Bryce Harper wasn’t stopping.

No chance. Not this time. Not after making two baserunning blunders earlier in the game Tuesday night that cost the Phillies at least one run, maybe two. It was the 10th inning now, and Harper was racing around the bases, destination home plate.

Somewhere between second and third, Harper heard the fans roar, an indication to him that J.T. Realmuto’s line drive had sailed beyond Baltimore Orioles right fielder Anthony Santander’s outstretched glove.

“I kind of kicked it into another gear,” Harper said.

Harper slid headfirst across the plate, got to his knees, and shouted into the air. The Phillies won, 3-2, finally beating back the 103-loss Orioles. And suddenly, after a frustration-filled, 3-hour and 40-minute slog, they were back from the brink. Again.

“We need all of them,” Realmuto said. “This late in the season, where we’re at, a few games behind the Braves, we can’t afford to lose two or three in a row anymore.”

Coincidentally, as the Orioles decided to walk Harper intentionally — even though it put the winning run on base — the division-leading Atlanta Braves had extended their lead in a late game in Arizona. But Realmuto’s triple and Harper’s mad dash assured the Phillies of staying three games behind the Braves with 11 games remaining.

It’s still going to take a finishing kick to catch Atlanta. If the Braves go 6-7 in their remaining games, the Phillies would have to go 8-3 to tie them and force a tiebreaking 163rd game for the NL East crown.

» READ MORE: Why would anyone pitch to Bryce Harper? Rare plate discipline fuels MVP bid.

Harper, the presumptive National League MVP, held out hope that the Orioles might pitch to him with two out and the tying run on third base. But before the 10th inning, he asked manager Joe Girardi and hitting coach Joe Dillon what they would do if they were Orioles manager Brandon Hyde.

“Girardi said to me, ‘If it was me, there’s no chance,’” Harper said. “I just try to keep my head down and walk up to the plate as quick as possible and get in the box, and they usually put up four fingers and I go to first base. I trust in the guys behind me to get their jobs done, and J.T. was able to do that tonight. That was big for us.”

Orioles reliever Cesar Valdez threw four consecutive changeups to Realmuto, who took the first three before lining a 2-1 pitch to right field. Off the bat, he thought for sure it would drop. But Santander appeared to close quickly on the ball.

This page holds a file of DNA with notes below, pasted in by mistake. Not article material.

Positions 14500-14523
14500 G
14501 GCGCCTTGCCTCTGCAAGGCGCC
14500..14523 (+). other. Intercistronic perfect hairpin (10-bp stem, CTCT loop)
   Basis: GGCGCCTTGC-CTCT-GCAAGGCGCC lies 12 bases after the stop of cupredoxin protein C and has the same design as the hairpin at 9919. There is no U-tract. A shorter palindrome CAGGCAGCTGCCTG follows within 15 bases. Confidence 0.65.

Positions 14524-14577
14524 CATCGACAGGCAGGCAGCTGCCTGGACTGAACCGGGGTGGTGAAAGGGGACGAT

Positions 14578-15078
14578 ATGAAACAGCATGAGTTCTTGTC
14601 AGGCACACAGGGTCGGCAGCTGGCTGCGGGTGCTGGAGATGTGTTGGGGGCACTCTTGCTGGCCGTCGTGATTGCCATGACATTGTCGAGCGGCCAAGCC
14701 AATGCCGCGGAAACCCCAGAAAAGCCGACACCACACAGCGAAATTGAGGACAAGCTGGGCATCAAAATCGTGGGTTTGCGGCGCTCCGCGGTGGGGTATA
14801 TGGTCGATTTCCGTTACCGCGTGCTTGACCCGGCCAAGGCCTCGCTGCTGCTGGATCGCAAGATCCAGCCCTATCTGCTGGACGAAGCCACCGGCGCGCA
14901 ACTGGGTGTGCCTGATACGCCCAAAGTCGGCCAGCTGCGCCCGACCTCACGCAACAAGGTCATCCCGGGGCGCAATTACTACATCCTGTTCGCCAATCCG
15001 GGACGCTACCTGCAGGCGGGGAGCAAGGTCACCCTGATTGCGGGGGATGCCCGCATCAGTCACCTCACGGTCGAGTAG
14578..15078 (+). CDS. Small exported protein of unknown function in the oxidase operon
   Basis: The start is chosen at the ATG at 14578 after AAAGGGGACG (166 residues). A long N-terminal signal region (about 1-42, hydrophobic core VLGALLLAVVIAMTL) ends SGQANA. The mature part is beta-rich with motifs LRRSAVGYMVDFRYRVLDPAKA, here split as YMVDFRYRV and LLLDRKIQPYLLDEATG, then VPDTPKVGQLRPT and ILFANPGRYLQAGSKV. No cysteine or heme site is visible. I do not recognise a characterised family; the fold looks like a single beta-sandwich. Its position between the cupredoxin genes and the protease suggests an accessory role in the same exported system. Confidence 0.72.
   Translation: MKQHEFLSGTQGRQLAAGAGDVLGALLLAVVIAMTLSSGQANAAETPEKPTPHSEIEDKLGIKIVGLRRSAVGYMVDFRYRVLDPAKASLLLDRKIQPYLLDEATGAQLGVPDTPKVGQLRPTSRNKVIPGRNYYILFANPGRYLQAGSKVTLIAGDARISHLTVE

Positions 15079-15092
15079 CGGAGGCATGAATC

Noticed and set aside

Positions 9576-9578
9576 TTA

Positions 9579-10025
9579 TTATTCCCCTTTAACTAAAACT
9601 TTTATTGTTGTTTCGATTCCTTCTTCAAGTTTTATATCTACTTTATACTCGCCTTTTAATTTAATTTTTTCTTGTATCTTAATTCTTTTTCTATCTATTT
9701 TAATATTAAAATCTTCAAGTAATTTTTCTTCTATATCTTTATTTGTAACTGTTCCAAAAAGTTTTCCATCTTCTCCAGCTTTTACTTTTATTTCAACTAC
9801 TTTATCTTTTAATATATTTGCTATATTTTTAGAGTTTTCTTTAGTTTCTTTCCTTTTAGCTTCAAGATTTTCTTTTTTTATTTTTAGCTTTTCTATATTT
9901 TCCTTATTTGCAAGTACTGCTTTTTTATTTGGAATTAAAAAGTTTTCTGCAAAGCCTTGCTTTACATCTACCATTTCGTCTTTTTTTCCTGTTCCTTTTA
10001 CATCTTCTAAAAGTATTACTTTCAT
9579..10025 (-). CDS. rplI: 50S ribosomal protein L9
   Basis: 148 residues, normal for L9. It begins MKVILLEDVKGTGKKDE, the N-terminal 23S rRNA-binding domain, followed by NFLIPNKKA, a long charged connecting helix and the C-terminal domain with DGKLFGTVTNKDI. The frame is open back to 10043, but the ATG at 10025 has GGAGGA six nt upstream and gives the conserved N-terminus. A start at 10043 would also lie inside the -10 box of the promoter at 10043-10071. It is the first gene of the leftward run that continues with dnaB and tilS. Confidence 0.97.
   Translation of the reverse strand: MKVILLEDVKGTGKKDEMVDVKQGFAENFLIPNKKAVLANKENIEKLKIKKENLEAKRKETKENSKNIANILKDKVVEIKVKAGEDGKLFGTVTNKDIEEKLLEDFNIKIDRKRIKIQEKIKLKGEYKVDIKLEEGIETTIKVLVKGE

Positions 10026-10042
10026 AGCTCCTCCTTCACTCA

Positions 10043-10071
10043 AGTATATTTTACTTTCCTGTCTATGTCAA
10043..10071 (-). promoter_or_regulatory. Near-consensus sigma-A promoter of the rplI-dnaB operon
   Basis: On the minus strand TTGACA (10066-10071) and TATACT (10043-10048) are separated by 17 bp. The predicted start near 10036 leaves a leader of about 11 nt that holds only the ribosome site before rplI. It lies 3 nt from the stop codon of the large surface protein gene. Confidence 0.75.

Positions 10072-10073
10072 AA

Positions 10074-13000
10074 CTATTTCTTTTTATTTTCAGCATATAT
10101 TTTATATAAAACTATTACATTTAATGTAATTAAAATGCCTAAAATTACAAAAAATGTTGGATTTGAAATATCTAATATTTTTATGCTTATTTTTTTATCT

“It was a pretty stressful 90 feet [to first base],” Realmuto said. “I don’t know where he was playing, but he was way closer to it than I expected.”

The same could be said of this series against the Orioles, who have the worst record in baseball. The Phillies evened the series, with ace Zack Wheeler taking the mound Wednesday night.

Harper’s baserunning adventures

Harper’s daring dash came two innings after he got cut down at home plate on Matt Vierling’s one-out grounder to second base in a drawn-in infield. Girardi said he allowed Harper to make his own read on the play rather than ordering him not to run on contact.

“If he thinks he can make it, I’m not going to take it away,” Girardi said. “I’m a guy that believes in trusting a player’s instincts that I trust.”

» READ MORE: Photos of the Phillies walking off the Orioles 3-2

Harper regretted a slight hesitation or indecision after the ball was hit.

“Getting thrown out at the plate right there can’t happen,” Harper said. “I got off [third base] a little too far and hesitated a little bit, and I decided to go. Next time I need to be better, staying in a rundown, at least getting [the trail runner] to second base.”

In the third inning, Harper lined a single down the right-field line and never held up in trying to stretch a double. But Santander made a strong throw and Harper got cut down by a wide margin.

“I made two bad baserunning mistakes tonight,” Harper said. “I need to be better in that situation.”

Where’s the offense?

Judging by the Phillies’ swings, you might’ve sworn the Orioles had Jim Palmer, Mike Flanagan, and Mike Mussina through the first nine innings. But these Orioles entered with a worst-in-the-majors 5.91 team ERA and went with a bullpen game, which meant a parade of relievers from the first inning through the last.

After getting shut out in the series opener Monday night, the Phillies didn’t score until the sixth inning when Realmuto doubled and scored on Andrew McCutchen’s double. The two hits snapped a streak of 18 innings without a run or an extra-base hit, 14 of which came against the Orioles.

» READ MORE: It’s hard to imagine Phillies would have a playoff shot if Bryce Harper didn’t manage his back problem

Medina starts it up

In the previous three bullpen games, the Phillies passed the baton from reliever to reliever for nine innings. This time, they turned to Adonis Medina, who recently got recalled from triple A, where he made 17 starts.

The idea: Get multiple innings from Medina early in the game and piece it together from there.

Medina wound up recording 11 outs. He pitched into and out of trouble for three innings before allowing a run in the fourth. With two out, he hit Richie Martin with a pitch, walked Kelvin Gutiérrez, and gave up a pinch-hit RBI single to Ramón Urias before being lifted for lefty reliever José Alvarado.

Eight for Eshelman

It has been a rough season for Orioles reliever Thomas Eshelman, the former Phillies minor-league pitcher of the year. Entering the game, he had allowed 19 runs on 29 hits and 10 walks in 21⅓ innings for an 8.02 ERA.

But Eshleman retired eight of 10 batters in the middle innings despite not throwing a pitch that topped 86.8 mph.

After scoreless fourth and fifth innings, he struck out Harper on a sinker to open the sixth. But he gave up Realmuto’s double before giving way to reliever Dillon Tate.